My last week in residence had some challenges, but was also delightful. Being that I spent a lot of my time in The Colleen Lewis Reading Room, I finally painted Barbie’s and her sisters’ bright baby blue eyes that I have been longing to do for quite some time. Battling with my thoughts about how I want to destroy Barbie has been very disturbing, because I can’t seem to come to grips with destroying her image and what she stands for, even though she’s two-dimensional.
While I was here on the farm, Raquel and I saw a cow give birth to her calf in the stable, marking my last week with a very generous ‘Birthing Experience’ that I wish never to encounter before having lunch! The cow was have minor difficulties giving birth and had be given professional assistance to ensure she had a safe delivery.
Nature certainly had an impact on my last week; besides the lizards and insects paying me visits at Fresh Milk, Tropical Storm Matthew came along and caused Barbados to have an island-wide shut down that day. Even though that was a bit upsetting, it really forced and challenged me to think about how I wanted to use the rest of my time in residence. Fresh Milk has opened doors for me and sparked the inspiration that I have been missing for almost a year since I left Barbados Community College (BCC). It really made me dig deeper and question the relationship I have with Barbie, and how much of a role Mattel has played in brainwashing me and other fans into seeing her as more than a doll. The attachment I feel, almost making me regard her as a human being, makes me wonder if I am being abusive by mutilating her.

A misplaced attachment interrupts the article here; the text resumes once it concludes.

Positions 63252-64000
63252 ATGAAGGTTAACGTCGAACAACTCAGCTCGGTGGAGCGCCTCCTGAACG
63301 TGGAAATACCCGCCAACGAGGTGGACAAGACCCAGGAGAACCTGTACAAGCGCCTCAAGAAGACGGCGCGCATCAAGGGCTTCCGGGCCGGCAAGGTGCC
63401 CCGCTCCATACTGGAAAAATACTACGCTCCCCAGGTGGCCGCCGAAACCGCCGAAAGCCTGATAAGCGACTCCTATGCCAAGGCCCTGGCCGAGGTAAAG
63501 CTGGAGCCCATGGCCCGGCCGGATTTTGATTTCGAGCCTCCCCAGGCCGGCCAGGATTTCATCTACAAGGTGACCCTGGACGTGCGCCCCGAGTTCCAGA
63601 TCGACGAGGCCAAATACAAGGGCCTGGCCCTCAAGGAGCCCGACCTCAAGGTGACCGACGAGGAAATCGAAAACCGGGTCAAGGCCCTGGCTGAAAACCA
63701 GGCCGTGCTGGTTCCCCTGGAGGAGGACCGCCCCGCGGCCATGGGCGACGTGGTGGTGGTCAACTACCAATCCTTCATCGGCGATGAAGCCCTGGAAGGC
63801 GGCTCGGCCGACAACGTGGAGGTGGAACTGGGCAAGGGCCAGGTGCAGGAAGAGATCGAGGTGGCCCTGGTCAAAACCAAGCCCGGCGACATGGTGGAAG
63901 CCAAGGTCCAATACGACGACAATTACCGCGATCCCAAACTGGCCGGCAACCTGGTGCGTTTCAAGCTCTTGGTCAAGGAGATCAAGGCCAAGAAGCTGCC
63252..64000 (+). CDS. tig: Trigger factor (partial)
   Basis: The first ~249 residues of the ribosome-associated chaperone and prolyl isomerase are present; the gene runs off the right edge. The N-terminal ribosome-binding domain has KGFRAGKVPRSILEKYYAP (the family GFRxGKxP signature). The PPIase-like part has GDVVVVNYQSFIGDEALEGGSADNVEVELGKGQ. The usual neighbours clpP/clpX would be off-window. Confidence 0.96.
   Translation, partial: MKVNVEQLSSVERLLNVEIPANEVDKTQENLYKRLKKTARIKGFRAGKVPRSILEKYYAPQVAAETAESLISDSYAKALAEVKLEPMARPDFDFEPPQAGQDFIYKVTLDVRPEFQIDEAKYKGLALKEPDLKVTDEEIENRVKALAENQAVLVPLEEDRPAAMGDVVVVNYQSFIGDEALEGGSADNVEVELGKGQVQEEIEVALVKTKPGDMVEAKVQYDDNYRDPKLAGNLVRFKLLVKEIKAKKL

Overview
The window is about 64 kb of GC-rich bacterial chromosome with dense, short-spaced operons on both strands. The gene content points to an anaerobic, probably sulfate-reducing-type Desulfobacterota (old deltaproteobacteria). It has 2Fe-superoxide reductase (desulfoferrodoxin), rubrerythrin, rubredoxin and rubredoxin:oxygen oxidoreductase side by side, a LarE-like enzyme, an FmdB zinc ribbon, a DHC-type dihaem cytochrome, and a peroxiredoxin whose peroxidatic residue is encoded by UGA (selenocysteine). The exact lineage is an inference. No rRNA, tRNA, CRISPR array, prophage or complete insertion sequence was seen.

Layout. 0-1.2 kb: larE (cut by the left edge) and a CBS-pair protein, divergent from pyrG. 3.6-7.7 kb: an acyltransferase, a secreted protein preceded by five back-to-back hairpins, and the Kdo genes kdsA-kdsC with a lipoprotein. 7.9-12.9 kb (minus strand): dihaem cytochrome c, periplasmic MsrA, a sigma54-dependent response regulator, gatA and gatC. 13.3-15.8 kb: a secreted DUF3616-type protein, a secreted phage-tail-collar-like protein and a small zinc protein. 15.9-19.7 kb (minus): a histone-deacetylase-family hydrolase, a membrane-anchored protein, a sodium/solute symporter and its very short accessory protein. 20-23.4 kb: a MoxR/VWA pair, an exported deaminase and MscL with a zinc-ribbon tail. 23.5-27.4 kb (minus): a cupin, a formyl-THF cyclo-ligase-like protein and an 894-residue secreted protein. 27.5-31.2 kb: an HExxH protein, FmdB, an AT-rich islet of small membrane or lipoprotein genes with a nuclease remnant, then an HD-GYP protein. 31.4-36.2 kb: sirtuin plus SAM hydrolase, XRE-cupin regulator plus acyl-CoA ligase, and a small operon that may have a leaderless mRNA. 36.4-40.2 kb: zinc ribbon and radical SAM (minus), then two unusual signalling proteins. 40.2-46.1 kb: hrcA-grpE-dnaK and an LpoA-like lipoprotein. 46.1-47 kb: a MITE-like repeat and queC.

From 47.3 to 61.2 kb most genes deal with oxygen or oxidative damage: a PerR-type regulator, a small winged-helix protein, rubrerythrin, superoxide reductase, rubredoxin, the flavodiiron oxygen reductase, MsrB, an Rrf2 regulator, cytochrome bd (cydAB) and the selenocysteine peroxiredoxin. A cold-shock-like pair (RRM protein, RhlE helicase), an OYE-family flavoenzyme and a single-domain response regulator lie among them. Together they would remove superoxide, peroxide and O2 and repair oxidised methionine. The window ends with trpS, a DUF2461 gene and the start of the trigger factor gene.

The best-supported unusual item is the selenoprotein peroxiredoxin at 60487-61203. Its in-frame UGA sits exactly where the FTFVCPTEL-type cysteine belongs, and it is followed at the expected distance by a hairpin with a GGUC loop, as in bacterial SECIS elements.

Having Ewan Atkinson and Dr. Allison Thompson visiting me on the platform has also been very influential on how I should continue to pursue my artwork. As I continue my journey post Fresh Milk, I will keep destroying Barbie and what she stands for gradually, whether it’s by bandage, melting, or vandalizing her actual body.
I want to give a huge thank you to The Central Bank of Barbados for creating this opportunity and allowing artists like myself to be able to share and interact with one another. Even though this opportunity has come to an end, I know that this won’t be my last time at Fresh Milk.